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Athlete availability and incidence of overuse injuries over an athletics season in a cohort of elite Swedish athletics athletes - a prospective study

Abstract

Background

Athletics is a sport with a high incidence of injury, where most injuries are caused by overuse. Research on injury incidence and the occurrence of overuse injuries during a season in athletics is scarce. An athlete availability (unrestricted ability to participate in training or competition) of less than 80% has been linked with athletes being less likely to reach their performance goals. The purpose of this study was to estimate the monthly injury incidence rates, athlete availability, and the overuse injury incidence rate per 1000 athletics-hours of training in a cohort of Swedish elite athletics athletes.

Methods

The cohort consisted of 59 male and female elite athletes competing in either middle or long-distance running, sprint, or jumping events. Injury and training data were collected during one athletics season, from October to the end of August. All injury data were collected by medical professionals. Training data were collected monthly, and consisted of event-specific training diaries covering training sessions, training days, and non-training or non-competition days. Monthly injury incidence rates were based on the number of new injuries per month in relation to the number of exposed (injury-free) athletes.

Results

The overall injury incidence rate for all athletes was highest in October (22.0%). Monthly injury incidence rate for middle and long-distance runners was highest in October (26.1%), for sprinters in April (19.0%), and for jumpers in October (21.4%). The overall athlete availability was 78.0% for the cohort. Sprinters had the lowest athlete availability (71.4%), followed by jumpers (77.3%), and middle-distance and long-distance runners (82.7%). Female athletes (76.5%) had a lower athlete availability than male athletes (79.7%). The injury incidence rate was 1.81 injuries per 1000 athletics hours of training. Middle and long-distance runners had the highest injury incidence rate (2.38), followed by jumpers (1.62), and sprinters (1.34).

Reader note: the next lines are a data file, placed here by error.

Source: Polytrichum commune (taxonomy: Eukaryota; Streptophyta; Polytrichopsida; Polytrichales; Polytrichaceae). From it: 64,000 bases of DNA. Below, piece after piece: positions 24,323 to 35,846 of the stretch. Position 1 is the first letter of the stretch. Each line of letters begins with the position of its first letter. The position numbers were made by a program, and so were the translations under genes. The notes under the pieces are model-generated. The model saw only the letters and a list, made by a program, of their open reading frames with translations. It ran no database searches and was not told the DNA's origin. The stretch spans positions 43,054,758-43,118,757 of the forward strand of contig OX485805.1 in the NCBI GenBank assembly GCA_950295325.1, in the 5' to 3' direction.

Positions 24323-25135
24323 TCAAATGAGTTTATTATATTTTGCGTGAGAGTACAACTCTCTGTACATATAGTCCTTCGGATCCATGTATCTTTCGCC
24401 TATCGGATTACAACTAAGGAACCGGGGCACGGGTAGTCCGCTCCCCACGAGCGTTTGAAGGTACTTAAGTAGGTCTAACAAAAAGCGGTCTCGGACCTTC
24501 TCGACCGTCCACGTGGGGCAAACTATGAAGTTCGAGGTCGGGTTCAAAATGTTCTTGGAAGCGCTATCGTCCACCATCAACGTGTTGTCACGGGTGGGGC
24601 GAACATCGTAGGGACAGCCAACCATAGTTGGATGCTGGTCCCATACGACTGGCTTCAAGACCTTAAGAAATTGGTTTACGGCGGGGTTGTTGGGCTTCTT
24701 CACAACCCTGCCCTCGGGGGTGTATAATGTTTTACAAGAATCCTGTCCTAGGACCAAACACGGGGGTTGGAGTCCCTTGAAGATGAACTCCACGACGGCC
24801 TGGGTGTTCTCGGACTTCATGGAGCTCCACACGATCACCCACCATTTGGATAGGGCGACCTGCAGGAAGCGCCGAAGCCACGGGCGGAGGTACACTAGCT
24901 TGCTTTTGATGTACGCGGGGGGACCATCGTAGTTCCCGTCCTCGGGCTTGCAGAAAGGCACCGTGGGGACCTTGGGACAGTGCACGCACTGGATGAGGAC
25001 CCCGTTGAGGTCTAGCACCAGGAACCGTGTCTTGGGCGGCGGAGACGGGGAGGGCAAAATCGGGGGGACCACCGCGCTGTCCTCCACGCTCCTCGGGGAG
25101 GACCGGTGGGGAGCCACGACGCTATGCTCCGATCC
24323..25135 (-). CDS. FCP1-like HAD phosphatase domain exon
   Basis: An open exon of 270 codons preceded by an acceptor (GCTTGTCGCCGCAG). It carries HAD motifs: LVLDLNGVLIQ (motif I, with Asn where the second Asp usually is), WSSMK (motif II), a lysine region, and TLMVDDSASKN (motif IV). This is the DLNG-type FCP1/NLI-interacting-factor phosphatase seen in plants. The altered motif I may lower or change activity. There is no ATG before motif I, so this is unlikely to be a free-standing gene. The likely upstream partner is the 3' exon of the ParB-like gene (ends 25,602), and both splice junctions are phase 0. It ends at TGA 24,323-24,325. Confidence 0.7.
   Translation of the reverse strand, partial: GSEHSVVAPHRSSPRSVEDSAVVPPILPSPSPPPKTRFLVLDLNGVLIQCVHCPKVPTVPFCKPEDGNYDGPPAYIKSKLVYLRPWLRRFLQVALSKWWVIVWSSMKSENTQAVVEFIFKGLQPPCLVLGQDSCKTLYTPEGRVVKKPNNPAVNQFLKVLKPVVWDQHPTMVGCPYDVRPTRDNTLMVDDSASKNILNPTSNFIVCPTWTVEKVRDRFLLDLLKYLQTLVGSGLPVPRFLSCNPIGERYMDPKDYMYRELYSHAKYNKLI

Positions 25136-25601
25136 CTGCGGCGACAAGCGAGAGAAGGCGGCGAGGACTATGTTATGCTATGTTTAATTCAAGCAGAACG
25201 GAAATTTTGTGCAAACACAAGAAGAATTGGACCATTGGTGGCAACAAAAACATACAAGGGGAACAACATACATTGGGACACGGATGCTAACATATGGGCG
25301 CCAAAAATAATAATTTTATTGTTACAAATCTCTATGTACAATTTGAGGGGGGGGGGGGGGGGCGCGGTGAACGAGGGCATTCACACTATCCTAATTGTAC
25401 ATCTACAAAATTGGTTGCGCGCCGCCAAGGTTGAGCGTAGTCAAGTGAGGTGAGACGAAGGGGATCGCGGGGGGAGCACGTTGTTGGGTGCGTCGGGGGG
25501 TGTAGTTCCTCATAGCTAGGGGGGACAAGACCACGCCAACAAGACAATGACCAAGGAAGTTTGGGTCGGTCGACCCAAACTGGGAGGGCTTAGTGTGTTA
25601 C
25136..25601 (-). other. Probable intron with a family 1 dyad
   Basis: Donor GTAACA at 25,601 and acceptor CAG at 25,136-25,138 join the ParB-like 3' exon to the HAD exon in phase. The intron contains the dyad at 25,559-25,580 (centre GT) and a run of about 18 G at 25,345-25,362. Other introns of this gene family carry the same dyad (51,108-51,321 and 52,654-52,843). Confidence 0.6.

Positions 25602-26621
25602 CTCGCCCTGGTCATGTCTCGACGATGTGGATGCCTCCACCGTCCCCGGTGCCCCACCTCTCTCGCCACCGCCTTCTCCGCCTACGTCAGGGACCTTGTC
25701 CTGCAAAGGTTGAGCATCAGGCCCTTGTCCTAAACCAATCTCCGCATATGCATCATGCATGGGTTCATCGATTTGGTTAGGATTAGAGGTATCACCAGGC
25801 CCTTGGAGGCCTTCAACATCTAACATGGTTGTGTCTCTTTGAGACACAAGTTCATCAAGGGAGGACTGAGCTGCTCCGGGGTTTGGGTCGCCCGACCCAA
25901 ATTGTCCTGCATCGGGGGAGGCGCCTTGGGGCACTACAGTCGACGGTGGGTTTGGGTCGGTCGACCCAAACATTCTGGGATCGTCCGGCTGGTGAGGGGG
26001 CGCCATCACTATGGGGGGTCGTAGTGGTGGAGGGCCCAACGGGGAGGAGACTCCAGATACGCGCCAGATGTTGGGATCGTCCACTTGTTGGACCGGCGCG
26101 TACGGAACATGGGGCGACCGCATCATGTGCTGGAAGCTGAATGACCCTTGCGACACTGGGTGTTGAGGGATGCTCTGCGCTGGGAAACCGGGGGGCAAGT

Conclusion

Monthly injury incidence rates during a season appears to correspond to periods of high training volume (conditioning phases and training camps). The low overall athlete availability (> 80%) indicates that many Swedish elite athletes are less likely to reach their full potential.

Background

Athletics (track and field) is a global sport with over 200 member nations in the World Athletics organization (About World Athletics n.d.). Major international championships are arranged every other year, and athletics is the largest sport at the Olympic summer games in terms of number of athletes competing in different events (sprint, middle and long distance running, jumping, throwing, and combined events) (Engebretsen et al. 2013). Athletics is characterized as a sport with high training demands (Ahuja and Ghosh 1985; Jacobsson et al. 2013). Top-level athletes competing in athletics are subject to a high risk of injury, which has been established in numerous studies (Ahuja and Ghosh 1985; Jacobsson et al. 2013; Alonso et al. 2009; Alonso et al. 2012; Opar et al. 2015; Jacobsson et al. 2012; D'souza 1994; Watson 1987; Bennell and Crossley 1996; Lysholm and Wiklander 1987; Edouard and Alonso 2013). A consensus statement for athletics describing a standardized method of collecting injury data was published in 2014 to attain more reliable and comparable evidence for epidemiological research (Timpka et al. 2014). The consensus statement was applied with regard to injury severity and onset of injury. Injury definition was slightly adapted by adding medical professionals to gather injury diagnosis instead of athlete self-reporting. Further, only injuries were considered that had an impact on athletics training or competition.